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Saturday, July 6, 2013

Post Menopausal Weight Loss

This is a subject I'm critically interested in, more so recently.  For several reasons.

1.  Aging and weight are correlated--not cause and effect--but mixed in together
2.  Disease states of civilization (and age) are tied in with metabolic syndrome usually characterized by the middle aged middle
3.  Since moving to my homestead almost a year ago, I've been losing weight but not necessarily by the theoretical means that is biologically relevant (sugar/insulin/fat storage).
4.  It's become obvious I need to revise some of my booklet on weight loss and I've been working on that document.
5.  Some aspects of this subject left me baffled and looking for better or more complete answers.
6.  I want to be thin again, and being down half-way there is better, but not good enough.

This morning I read a (long) article in Mother Jones, about some of this/these subjects.  I will give you a link shortly, but first let me tell you why this is important.

This article is one of the best I've ever seen in regular media (well, Mother Jones may not be totally regular) that talks about chronic inflammation and how it's tied into obesity and disease.  It's explained well and doesn't pussy foot around much about diseases that "might have an inflammatory component."  It flat out tells the truth that inflammation that never shuts down CAUSES disease.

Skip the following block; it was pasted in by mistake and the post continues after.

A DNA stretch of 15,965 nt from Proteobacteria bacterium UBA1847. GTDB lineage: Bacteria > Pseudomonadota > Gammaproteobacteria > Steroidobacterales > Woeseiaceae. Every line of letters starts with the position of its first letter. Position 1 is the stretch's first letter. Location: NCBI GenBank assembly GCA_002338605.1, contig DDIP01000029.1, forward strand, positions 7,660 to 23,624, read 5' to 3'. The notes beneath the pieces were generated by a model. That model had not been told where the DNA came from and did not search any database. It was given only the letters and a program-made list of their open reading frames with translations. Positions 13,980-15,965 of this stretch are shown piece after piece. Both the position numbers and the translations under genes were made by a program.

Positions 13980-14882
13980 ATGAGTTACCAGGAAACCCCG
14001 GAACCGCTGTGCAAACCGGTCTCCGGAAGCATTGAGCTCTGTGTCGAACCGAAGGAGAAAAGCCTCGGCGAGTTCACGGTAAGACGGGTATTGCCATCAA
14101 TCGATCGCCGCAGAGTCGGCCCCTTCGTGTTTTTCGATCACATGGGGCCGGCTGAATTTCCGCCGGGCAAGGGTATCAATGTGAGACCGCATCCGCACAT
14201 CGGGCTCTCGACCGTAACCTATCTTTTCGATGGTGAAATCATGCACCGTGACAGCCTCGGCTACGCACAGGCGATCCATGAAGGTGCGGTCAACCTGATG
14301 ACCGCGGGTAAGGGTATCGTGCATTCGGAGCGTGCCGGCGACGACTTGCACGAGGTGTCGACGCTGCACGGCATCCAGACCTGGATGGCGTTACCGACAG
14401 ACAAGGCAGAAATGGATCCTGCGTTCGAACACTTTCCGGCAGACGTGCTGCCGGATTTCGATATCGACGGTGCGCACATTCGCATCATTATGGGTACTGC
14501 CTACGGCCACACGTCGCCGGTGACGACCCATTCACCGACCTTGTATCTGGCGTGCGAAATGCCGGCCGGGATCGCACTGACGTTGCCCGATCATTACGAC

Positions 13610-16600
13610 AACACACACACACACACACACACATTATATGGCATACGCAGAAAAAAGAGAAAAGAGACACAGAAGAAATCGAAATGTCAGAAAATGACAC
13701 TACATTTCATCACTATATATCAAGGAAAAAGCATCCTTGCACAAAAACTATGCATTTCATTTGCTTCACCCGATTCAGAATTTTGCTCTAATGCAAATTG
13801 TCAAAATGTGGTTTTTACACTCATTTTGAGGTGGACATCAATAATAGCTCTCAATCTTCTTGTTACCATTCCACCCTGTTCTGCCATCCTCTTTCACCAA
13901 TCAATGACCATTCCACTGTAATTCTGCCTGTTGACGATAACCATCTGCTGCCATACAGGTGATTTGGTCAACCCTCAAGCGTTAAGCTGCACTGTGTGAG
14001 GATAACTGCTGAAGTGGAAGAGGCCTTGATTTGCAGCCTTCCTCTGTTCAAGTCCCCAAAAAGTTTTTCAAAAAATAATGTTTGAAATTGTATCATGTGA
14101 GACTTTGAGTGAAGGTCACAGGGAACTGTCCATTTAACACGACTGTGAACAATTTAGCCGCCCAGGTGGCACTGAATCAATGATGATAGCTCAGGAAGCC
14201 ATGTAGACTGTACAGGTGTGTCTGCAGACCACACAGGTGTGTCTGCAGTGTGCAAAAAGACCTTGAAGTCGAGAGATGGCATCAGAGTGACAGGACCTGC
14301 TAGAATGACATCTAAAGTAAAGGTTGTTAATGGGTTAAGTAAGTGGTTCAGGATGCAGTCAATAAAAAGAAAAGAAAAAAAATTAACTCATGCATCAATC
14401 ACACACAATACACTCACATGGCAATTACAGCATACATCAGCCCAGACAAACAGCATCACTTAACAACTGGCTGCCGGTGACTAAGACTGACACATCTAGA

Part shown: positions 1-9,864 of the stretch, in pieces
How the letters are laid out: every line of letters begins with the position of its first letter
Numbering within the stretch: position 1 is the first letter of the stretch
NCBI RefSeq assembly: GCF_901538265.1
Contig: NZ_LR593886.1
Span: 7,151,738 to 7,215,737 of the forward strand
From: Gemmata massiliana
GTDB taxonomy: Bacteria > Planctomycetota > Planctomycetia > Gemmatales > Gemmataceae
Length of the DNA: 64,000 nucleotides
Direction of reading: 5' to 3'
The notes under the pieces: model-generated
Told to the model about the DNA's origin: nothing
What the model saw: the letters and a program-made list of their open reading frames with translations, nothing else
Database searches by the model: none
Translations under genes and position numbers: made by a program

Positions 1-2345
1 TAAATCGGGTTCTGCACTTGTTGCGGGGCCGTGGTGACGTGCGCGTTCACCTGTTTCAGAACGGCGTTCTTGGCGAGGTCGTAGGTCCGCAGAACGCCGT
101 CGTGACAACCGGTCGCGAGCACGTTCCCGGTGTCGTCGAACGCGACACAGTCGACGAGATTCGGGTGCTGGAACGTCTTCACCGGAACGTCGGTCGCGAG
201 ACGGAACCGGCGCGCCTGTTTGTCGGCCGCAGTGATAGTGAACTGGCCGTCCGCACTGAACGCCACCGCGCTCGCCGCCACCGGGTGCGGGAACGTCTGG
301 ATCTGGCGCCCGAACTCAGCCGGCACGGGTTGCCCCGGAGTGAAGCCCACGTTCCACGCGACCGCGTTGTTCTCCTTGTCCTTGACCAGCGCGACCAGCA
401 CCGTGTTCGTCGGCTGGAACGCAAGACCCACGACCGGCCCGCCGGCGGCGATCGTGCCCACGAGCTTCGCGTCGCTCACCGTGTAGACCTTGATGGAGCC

And not that it's new information to me, but it pretty much also says that inflammation causes obesity, too.  Sometimes I have to hear things a lot of times for it to sink in.  Like a few years ago when I must have read dozens of times how a lot of people are sensitive to wheat.  Then one time I read that and said, "Ok. ok, I'll just try the wheat elimination diet to prove it doesn't apply to me!"  I was wrong.  It applies to me big time.  Getting off wheat was the biggest player in putting my severe arthritis into remission.

But this article covers another factor in all this aging/wellness/obesity stuff which is the health of the gut--most specifically the gut bacteria that actually control much more of aging/wellness/obesity stuff.

That said, this article is still stuck on "whole grains are good" mantra without recognizing they are mostly empty calories with very low nutrient and high toxicity.  Also where there is talk about fat, no one is distinguishing what kind of fat.  So keep those two things in mind as caveats.

I now have a glimmering of why I'm losing weight--finally--having been low carb for a lot longer than losing the extra weight.  In fact it may have much to do with all the probiotics I eat, drink and take as supplements, getting my gut flora into better shape after all the damage done to it by antibiotics.

I commend the article for some excellent information and not pulling punches.

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